Ticats team up with Interval House
Fulfil promise to be more proactive
The Hamilton Tiger-Cats and local women’s group Interval House are hoping their new partnership will produce positive change in the wake of the Art Briles fiasco.
The Ticats have followed through on their promise to be proactive in fighting violence against women in the wake the Briles controversy, which saw them hire the disgraced American college coach as an assistant, only to rescind the offer less than 24 hours later after a massive backlash from the community and media across North America.
Briles was ousted from his previous job as the head coach at Baylor after a sexual assault scandal that rocked the university.
Briles’ decision-making — and the Ticats’ subsequent decision to add him to their staff — have been touted as a prime examples of the lack of awareness on issues surrounding violence against women in both the sporting world and community at large.
The team has partnered with Interval House, a local organization that provides housing and support services for abused women, to join the “Be More Than a Bystander” campaign program, aimed at increasing “awareness and understanding about the impact of violence against women and girls, and to speak out against demeaning and inappropriate behaviour.”
The announcement comes after almost a year of discussion between the team and Interval House and executive director Nancy Smith stressed that the relationship with the Ticats was not a result of — nor deterred by — the Briles controversy.
“In any great partnership, you’re going to have some difficult conversations because you want the outcome to be impactful in meeting the objectives,” Smith said.
“We will not compromise quality, we will not settle, we will be integral to what we do. Part of your decision is to maintain the integrity of your organization and to the women and children we serve. I won’t compromise any of it.”
The program will feature current players Courtney Stephen, Justin Vaughn, Terrell Davis and former Ticat Mike Morreale, and feature a community awareness campaign through the team’s web and social media platforms as well as a “Be More Than a Bystander” Day at Tim Hortons Field next season.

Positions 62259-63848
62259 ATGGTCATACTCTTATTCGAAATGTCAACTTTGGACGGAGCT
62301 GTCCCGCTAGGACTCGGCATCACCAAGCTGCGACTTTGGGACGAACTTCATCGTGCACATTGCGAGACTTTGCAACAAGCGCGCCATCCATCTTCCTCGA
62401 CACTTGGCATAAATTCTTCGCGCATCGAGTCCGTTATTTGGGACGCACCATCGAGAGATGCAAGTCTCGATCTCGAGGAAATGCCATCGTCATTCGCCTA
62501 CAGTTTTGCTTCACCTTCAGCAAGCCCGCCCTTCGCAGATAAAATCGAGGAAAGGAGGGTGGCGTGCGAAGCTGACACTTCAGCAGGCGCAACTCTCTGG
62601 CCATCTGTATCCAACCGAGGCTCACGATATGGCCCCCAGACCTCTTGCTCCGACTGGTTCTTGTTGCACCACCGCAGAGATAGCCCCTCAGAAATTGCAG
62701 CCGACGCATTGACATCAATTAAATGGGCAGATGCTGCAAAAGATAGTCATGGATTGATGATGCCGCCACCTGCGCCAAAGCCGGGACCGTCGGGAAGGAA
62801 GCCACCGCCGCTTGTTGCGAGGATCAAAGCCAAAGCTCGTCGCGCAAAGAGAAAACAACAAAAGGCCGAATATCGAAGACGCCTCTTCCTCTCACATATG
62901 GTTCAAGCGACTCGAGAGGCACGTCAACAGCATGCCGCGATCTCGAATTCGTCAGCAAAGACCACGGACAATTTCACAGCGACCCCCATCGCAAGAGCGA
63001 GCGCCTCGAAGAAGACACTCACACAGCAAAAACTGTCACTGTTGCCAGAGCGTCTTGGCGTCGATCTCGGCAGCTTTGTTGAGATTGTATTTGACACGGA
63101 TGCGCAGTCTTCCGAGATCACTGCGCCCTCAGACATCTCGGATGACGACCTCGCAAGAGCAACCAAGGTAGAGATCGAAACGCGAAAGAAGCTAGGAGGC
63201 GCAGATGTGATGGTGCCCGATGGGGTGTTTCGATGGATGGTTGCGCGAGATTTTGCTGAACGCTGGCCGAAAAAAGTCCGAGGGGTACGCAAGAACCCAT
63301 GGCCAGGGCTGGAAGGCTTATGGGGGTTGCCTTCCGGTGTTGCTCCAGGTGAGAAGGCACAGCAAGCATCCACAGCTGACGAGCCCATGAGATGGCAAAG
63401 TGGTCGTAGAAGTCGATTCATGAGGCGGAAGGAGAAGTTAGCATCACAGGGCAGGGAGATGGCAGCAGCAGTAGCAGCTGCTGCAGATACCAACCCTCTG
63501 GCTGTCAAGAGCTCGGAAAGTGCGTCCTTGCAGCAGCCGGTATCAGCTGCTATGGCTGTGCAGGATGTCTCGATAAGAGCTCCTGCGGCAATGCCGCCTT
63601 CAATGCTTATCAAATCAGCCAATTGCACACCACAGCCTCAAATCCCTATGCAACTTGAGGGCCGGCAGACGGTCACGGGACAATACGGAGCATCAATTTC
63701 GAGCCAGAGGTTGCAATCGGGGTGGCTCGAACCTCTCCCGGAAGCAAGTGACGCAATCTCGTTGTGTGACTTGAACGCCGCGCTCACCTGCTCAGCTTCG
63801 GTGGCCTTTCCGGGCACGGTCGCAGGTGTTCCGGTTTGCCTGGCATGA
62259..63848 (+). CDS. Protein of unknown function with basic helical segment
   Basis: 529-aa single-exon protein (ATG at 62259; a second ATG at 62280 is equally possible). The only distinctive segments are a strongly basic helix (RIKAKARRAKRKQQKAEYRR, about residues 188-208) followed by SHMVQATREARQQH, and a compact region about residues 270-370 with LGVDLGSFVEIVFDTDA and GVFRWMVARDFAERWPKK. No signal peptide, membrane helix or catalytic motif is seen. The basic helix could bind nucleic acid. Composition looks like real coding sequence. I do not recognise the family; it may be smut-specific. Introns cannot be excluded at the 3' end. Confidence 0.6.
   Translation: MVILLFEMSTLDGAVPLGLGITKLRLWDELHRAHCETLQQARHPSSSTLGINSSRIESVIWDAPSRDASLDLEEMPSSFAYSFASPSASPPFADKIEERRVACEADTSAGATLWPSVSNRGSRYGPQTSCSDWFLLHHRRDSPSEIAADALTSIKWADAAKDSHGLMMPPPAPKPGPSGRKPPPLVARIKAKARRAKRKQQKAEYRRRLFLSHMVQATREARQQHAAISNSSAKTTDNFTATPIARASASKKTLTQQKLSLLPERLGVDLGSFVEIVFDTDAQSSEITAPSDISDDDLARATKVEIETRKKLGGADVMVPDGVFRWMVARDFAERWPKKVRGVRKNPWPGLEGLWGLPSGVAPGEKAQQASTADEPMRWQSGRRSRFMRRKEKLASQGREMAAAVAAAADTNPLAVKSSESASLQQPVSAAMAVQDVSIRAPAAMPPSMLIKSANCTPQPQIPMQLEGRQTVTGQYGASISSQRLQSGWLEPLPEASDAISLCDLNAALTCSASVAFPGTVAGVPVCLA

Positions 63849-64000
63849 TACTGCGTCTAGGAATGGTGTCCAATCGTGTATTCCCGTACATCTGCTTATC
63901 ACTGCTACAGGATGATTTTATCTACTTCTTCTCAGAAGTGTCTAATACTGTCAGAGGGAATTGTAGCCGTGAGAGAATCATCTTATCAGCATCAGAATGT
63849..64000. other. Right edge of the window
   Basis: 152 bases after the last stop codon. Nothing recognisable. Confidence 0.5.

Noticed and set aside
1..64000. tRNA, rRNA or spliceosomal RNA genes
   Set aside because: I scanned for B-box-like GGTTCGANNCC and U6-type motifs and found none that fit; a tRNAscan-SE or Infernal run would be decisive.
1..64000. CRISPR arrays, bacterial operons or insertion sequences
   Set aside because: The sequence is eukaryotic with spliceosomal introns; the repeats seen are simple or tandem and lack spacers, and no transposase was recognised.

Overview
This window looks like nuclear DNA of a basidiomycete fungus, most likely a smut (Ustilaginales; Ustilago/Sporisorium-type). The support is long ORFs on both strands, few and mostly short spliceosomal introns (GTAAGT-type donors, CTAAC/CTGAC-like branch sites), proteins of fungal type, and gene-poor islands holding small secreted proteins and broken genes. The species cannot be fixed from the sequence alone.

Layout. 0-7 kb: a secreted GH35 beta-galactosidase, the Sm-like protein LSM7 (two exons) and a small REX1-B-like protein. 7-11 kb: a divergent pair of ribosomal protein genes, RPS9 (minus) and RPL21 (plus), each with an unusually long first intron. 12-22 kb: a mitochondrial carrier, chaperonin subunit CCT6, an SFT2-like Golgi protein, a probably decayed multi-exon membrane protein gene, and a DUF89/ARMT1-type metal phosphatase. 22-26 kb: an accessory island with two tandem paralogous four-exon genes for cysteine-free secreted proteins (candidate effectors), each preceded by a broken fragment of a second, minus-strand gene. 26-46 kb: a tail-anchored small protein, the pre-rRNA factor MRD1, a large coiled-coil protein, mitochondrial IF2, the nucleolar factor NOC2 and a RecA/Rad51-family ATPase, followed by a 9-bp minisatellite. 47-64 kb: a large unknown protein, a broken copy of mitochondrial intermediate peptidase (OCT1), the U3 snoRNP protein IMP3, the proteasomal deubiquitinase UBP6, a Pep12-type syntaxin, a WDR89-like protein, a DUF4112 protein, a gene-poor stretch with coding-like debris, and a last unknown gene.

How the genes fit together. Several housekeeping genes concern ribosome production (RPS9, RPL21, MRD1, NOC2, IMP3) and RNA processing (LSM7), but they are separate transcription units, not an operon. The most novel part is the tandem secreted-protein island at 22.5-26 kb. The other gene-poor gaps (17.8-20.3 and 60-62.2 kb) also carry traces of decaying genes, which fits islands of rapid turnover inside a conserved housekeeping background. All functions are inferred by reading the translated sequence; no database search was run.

The team will also incorporate domestic violence awareness and prevention into their existing programs, including their high school mentorship programs and their clinics for local football coaches.
The players involved underwent extensive screening before being selected and will undergo a rigorous three-day training session.
The Ticats are the third CFL to join the “Be More Than a Bystander” program.
“We know from our research that guys want to hear from other guys and they certainly want to hear from celebrities who model that character,” Smith said. “The Hamilton Tiger-Cats have such a large fan base and they will be pivotal in giving the message a higher profile.”
Team CEO Scott Mitchell, who initially defended the Briles hiring before apologizing the following day, said the team will put the same amount of energy and resources in the new initiative as it does for other tent-pole community programs such as the children’s health and wellness-focused BeFit.
“It was a disappointing short period of time for the organization. When things like that happen, you get a choice on how you’re going to react to it and I feel like we’ve tried to react in a very positive fashion and turn a negative into a very, very positive thing for the community,” Mitchell said. “I don’t think this is about mending fences. This is a long-term commitment.”
While the Hamilton Bulldogs and the McMaster Marauders joined the program more than a year ago, Mitchell said internal organizational issues played a role in delaying the team’s participation.
Smith is hopeful getting the Ticats on board will be worth the wait — and the controversy sparked by their ill-fated hire.
“This is really not about Art Briles. This is about a societal shift on how we all need to be aware and mindful of our behaviour and influence and impact it can have, particularly on women and girls,” Smith said. “The program is not having men on our community speak for women. It’s about aligning with women leaders and women in our communities around stopping and disrupting abusive behaviour towards women and girls.”
This is really not about Art Briles. This is about a societal shift. NANCY SMITH INTERVAL HOUSE
Ticats CEO Scott Mitchell, left, Nancy Smith, executive director of Interval House of Hamilton, Val Sarjeant, chair of MentorAction, and Matt Afinec, the team’s vice-president of business operations, announce their co-operation on the Be More Than a Bystander program.